With Schneiderman’s resignation, will the climate litigation racket weaken?

By Marlo Lewis, Jr. CEI, WUWT, May 12, 2018


“Thus, as the great 19th century French economist Frédéric Bastiat observed, ‘When plunder becomes a way of life for a group of men in a society, over the course of time they create for themselves a legal system that authorizes it and a moral code that glorifies it.’”

Global warming lawsuit could hammer OK, other states

Editorial, The Oklahoman, May 7, 2018


Judge strikes down Oakland’s ban on shipping coal through port

By Staff Writers, Bloomberg, May 15, 2018


Subsidies and Mandates Forever

Flawed Windfarm Subsidies Will Add £1.5BN to Bills [to British consumers]

By Emily Gosden, The Times, Via GWPF, May 16, 2018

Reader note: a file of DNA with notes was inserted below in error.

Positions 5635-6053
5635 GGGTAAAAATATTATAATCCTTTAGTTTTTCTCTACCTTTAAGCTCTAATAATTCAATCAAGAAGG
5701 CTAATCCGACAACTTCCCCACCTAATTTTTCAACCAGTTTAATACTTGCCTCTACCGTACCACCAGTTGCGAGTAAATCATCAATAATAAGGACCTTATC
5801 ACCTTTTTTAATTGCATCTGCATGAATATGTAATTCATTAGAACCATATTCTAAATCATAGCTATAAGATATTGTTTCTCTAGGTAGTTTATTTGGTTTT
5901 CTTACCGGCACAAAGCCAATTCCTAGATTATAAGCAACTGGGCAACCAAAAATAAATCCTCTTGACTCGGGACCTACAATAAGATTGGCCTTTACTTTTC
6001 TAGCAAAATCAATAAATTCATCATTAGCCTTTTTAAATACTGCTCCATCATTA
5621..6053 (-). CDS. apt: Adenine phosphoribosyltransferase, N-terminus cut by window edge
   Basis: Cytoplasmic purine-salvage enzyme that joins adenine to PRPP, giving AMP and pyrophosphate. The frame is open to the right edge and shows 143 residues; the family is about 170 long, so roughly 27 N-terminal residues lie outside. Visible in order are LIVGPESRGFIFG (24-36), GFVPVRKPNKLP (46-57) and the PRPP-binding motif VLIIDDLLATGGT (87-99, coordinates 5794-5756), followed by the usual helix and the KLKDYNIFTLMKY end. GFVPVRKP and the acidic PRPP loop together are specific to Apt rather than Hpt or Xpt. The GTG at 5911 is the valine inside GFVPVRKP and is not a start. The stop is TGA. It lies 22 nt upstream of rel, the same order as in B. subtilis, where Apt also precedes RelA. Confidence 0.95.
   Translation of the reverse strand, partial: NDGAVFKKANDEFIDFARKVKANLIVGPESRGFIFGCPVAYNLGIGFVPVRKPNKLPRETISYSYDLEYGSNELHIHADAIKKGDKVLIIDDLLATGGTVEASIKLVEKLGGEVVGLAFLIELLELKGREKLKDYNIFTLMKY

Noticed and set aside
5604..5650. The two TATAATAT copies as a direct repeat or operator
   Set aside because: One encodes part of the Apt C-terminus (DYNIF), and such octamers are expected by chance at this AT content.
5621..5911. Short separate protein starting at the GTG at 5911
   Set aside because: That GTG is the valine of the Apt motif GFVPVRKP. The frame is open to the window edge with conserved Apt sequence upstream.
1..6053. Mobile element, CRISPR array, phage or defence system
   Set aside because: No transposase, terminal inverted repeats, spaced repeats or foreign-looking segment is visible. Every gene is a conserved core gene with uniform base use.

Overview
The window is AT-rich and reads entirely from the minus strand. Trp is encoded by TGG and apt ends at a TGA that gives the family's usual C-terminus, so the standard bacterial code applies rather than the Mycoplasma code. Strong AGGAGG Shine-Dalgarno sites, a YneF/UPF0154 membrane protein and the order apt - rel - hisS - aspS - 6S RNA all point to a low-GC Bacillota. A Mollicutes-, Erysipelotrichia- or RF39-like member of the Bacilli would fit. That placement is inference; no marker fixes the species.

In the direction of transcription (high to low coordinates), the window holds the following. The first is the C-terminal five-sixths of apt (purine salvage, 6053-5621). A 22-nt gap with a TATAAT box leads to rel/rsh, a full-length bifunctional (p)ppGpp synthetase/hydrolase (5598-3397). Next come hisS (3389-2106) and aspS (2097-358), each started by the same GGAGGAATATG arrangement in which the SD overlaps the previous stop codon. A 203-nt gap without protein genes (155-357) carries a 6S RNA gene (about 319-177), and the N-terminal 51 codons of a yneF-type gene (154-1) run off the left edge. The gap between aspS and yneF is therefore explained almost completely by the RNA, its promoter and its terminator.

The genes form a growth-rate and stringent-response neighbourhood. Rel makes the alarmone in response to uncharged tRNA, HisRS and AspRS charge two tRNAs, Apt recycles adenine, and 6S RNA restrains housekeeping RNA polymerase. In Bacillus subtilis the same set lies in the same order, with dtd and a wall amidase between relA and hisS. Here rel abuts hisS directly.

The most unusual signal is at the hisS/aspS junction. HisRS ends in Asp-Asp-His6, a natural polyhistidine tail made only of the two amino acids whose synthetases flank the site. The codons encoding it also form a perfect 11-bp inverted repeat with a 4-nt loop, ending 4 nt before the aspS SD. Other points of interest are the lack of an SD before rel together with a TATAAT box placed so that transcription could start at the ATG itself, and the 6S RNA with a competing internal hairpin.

EPA and other Regulators on the March

Excessive Caution at EPA Produces Absurd Conclusions

By Angela Logomasini, CEI, May 16, 2018


Energy Issues – Non-US

Why “demand response” won’t work

By Roger Andrews, Energy Matters, May 17, 2018


Why IEA, OPEC and EIA have such different outlooks for energy consumption

By Staff Writers, Consultancy, UK, May 16, 2018


“Predicting future energy consumption trends is a hazardous science. It is plagued with guesswork related to ‘known unknowns’ and ‘unknown unknowns’. Even leading scientific reports differ considerably in their analysis of current resources and projections for the future of energy. An assessment of this troubled political and scientific landscape from UMS Group, a boutique energy and utilities management consulting firm, compares four major predictions of how energy consumption will change over the next 25 years.”

Time to Wake the Odd Man of Asia

Guest essay by Viv Forbes, WUWT, May 15, 2018


Madness in Court as Politicians Are Caught Out In Fantasy Over Fracking

By Michael Glacking, The Sunday Times, Via GWPF, May 13, 2018


Energy Crisis: More than Half of Smart Meters ‘Go Dumb’ After Switching [Suppliers]

By Staff Writers, Daily Telegraph, Via GWPF, May 13, 2018


Energy Issues — Australia